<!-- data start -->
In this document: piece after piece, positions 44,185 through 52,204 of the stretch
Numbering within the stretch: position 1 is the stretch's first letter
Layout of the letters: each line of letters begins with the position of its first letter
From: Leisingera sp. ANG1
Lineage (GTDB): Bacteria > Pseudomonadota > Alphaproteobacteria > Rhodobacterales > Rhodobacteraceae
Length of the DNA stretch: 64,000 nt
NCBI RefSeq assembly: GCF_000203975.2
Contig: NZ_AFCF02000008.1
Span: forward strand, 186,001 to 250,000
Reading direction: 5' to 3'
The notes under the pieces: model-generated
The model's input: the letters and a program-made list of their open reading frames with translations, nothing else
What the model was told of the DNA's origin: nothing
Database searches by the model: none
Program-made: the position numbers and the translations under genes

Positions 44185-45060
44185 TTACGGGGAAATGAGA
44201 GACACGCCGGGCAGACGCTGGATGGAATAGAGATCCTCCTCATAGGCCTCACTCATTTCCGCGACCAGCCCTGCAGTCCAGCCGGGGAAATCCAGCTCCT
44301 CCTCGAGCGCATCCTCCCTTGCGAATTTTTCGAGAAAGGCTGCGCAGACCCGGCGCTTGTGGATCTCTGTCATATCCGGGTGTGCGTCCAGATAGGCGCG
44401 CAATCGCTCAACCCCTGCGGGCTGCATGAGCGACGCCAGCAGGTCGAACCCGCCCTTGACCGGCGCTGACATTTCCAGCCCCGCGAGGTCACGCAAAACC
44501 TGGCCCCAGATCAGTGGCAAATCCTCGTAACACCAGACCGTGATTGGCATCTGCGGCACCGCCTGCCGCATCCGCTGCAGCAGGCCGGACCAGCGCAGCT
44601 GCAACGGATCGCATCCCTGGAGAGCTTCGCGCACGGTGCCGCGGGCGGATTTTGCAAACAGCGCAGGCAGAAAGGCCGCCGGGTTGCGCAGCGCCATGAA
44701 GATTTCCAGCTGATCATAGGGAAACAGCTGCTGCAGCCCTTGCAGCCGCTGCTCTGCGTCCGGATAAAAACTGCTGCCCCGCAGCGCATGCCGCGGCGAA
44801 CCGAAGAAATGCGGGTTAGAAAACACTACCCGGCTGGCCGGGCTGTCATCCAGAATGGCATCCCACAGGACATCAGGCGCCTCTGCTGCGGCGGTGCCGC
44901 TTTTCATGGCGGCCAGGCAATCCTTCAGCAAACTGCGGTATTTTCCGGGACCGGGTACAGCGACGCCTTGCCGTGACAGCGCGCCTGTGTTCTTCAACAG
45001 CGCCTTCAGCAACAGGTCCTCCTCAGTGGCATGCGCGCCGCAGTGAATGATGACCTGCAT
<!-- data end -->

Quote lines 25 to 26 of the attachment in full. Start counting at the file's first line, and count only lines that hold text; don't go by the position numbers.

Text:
44901 TTTTCATGGCGGCCAGGCAATCCTTCAGCAAACTGCGGTATTTTCCGGGACCGGGTACAGCGACGCCTTGCCGTGACAGCGCGCCTGTGTTCTTCAACAG
45001 CGCCTTCAGCAACAGGTCCTCCTCAGTGGCATGCGCGCCGCAGTGAATGATGACCTGCAT